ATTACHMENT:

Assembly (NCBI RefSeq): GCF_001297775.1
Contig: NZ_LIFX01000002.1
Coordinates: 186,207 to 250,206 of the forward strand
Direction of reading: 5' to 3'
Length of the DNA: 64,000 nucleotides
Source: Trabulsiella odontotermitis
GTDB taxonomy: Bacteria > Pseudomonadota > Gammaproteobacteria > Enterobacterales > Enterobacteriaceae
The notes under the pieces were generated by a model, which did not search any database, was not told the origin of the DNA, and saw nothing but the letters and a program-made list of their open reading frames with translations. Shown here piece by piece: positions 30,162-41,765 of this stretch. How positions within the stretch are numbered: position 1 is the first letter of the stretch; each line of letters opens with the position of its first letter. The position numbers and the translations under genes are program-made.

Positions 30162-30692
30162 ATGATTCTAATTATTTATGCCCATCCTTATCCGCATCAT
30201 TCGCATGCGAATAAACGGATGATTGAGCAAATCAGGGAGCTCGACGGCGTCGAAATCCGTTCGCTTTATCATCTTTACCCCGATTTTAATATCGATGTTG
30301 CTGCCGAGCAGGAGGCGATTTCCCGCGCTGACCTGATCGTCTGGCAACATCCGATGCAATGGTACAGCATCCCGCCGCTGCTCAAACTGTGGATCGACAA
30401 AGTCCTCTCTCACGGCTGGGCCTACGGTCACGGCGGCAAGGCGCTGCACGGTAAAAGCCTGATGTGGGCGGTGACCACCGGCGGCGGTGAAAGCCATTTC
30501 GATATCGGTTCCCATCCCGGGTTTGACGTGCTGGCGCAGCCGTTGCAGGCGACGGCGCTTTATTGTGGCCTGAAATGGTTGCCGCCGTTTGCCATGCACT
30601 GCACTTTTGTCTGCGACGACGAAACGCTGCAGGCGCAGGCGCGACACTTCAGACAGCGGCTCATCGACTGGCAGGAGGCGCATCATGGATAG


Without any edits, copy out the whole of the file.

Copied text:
Assembly (NCBI RefSeq): GCF_001297775.1
Contig: NZ_LIFX01000002.1
Coordinates: 186,207 to 250,206 of the forward strand
Direction of reading: 5' to 3'
Length of the DNA: 64,000 nucleotides
Source: Trabulsiella odontotermitis
GTDB taxonomy: Bacteria > Pseudomonadota > Gammaproteobacteria > Enterobacterales > Enterobacteriaceae
The notes under the pieces were generated by a model, which did not search any database, was not told the origin of the DNA, and saw nothing but the letters and a program-made list of their open reading frames with translations. Shown here piece by piece: positions 30,162-41,765 of this stretch. How positions within the stretch are numbered: position 1 is the first letter of the stretch; each line of letters opens with the position of its first letter. The position numbers and the translations under genes are program-made.

Positions 30162-30692
30162 ATGATTCTAATTATTTATGCCCATCCTTATCCGCATCAT
30201 TCGCATGCGAATAAACGGATGATTGAGCAAATCAGGGAGCTCGACGGCGTCGAAATCCGTTCGCTTTATCATCTTTACCCCGATTTTAATATCGATGTTG
30301 CTGCCGAGCAGGAGGCGATTTCCCGCGCTGACCTGATCGTCTGGCAACATCCGATGCAATGGTACAGCATCCCGCCGCTGCTCAAACTGTGGATCGACAA
30401 AGTCCTCTCTCACGGCTGGGCCTACGGTCACGGCGGCAAGGCGCTGCACGGTAAAAGCCTGATGTGGGCGGTGACCACCGGCGGCGGTGAAAGCCATTTC
30501 GATATCGGTTCCCATCCCGGGTTTGACGTGCTGGCGCAGCCGTTGCAGGCGACGGCGCTTTATTGTGGCCTGAAATGGTTGCCGCCGTTTGCCATGCACT
30601 GCACTTTTGTCTGCGACGACGAAACGCTGCAGGCGCAGGCGCGACACTTCAGACAGCGGCTCATCGACTGGCAGGAGGCGCATCATGGATAG